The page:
A new study from Rutgers University researchers has found that premature infants are still at a greater risk of Sudden Infant Death Syndrome (SIDS).
The greater risk of SIDS in premature infants compared to full-term infants remains despite recommendations from the American Academy of Pediatrics that Neonatal Intensive Care Units (NICUs), in hospitals educate parents on safe infant sleep methods prior to discharge, UPI reported.
Roughly 3,500 infants die every year in the US of SIDS, which is a significant decrease from 25 years ago when the American Academy of Pediatrics released guidelines saying all babies should be placed on their back to sleep.
In 2011 and again in 2016, new recommendations were released to address SIDS deaths from suffocation, entrapment and asphyxia, which were on the increase.
The study, which was published in the June edition of Pediatrics, found that infants born between 24 and 27 weeks gestation had a more than three times higher risk of dying of SIDS before their first birthday compared to full term babies.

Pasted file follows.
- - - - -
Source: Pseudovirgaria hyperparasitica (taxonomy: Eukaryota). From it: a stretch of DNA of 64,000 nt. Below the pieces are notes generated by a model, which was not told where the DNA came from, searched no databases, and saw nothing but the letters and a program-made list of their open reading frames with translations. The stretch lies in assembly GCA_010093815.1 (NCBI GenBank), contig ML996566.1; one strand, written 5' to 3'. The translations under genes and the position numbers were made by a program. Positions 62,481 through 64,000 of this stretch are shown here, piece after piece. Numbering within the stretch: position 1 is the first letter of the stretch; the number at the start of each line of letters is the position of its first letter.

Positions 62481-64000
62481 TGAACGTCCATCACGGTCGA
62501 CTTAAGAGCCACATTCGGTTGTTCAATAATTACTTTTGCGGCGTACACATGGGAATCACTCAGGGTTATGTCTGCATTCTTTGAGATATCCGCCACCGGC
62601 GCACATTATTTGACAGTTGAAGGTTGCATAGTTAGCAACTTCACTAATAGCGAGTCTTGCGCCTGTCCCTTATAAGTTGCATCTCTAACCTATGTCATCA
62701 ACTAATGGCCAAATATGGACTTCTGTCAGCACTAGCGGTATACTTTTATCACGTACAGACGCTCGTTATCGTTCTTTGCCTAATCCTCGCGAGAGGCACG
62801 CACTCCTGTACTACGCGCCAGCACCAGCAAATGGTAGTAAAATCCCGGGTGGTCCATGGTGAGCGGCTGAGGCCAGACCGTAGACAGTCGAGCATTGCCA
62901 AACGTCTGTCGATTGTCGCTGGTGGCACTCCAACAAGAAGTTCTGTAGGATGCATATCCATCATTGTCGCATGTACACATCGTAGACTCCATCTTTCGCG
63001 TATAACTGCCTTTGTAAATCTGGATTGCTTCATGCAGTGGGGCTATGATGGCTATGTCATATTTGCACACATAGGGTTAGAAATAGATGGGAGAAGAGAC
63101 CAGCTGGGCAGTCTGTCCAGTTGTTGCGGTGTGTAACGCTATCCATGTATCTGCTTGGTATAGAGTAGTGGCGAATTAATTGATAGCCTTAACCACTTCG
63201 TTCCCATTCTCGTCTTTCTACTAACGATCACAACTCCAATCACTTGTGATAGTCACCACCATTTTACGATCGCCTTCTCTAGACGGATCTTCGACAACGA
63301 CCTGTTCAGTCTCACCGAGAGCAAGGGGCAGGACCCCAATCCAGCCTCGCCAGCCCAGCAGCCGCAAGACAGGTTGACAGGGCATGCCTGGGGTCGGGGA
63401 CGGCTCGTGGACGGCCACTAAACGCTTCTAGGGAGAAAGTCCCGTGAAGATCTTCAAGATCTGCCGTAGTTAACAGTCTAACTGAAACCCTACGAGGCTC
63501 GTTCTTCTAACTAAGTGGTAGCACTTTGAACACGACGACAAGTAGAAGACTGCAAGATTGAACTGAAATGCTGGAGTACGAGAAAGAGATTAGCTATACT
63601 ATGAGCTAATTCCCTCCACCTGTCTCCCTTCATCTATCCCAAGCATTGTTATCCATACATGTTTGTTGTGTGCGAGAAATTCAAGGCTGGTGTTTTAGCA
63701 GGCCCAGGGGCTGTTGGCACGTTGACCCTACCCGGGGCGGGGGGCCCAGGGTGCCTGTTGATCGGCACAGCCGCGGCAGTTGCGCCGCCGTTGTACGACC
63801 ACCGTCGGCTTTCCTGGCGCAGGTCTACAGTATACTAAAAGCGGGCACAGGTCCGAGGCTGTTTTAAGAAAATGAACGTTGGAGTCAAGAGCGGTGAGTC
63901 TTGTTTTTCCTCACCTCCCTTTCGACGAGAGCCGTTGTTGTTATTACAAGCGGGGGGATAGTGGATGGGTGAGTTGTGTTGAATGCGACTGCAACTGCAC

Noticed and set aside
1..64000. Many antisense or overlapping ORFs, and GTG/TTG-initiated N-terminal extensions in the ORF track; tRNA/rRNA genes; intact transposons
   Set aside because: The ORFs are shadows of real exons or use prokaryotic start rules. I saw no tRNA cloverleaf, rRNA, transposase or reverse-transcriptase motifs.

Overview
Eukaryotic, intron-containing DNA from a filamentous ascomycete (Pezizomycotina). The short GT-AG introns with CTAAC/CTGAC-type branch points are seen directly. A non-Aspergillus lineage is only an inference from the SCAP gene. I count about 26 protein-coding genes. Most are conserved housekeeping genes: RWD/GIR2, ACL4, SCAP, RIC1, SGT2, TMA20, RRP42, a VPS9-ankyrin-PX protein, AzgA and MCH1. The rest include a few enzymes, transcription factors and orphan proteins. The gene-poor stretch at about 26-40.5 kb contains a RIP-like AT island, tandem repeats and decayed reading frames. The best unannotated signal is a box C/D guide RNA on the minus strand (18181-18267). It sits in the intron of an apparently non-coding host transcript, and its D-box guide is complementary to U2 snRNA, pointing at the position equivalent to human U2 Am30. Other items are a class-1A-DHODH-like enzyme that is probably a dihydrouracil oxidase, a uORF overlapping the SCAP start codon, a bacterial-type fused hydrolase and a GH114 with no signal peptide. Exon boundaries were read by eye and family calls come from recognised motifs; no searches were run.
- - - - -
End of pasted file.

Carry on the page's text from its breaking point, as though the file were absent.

The risk remained higher even after other factors such as smoking and inadequate prenatal care were taken out of the equation.
The study consisted of data from the US infant birth and death certificates between 2012 and 2013, revealing there were 2.68 deaths per every 1,000 births between 24 and 27 weeks, compared to 0.51 deaths per every 1,000 births between 39 and 42 weeks gestation.
Barbara Ostfeld, professor of pediatrics at Rutgers Robert Wood Johnson Medical School and program director of the SIDS Center of New Jersey, said, “While we can’t undo a preterm birth, we can help compensate for the accompanying elevated risk of sudden infant death syndrome and other sleep-related infant deaths by helping families adopt the beneficial practices that include putting an infant on his back to sleep and keeping the sleep environment clutter free.”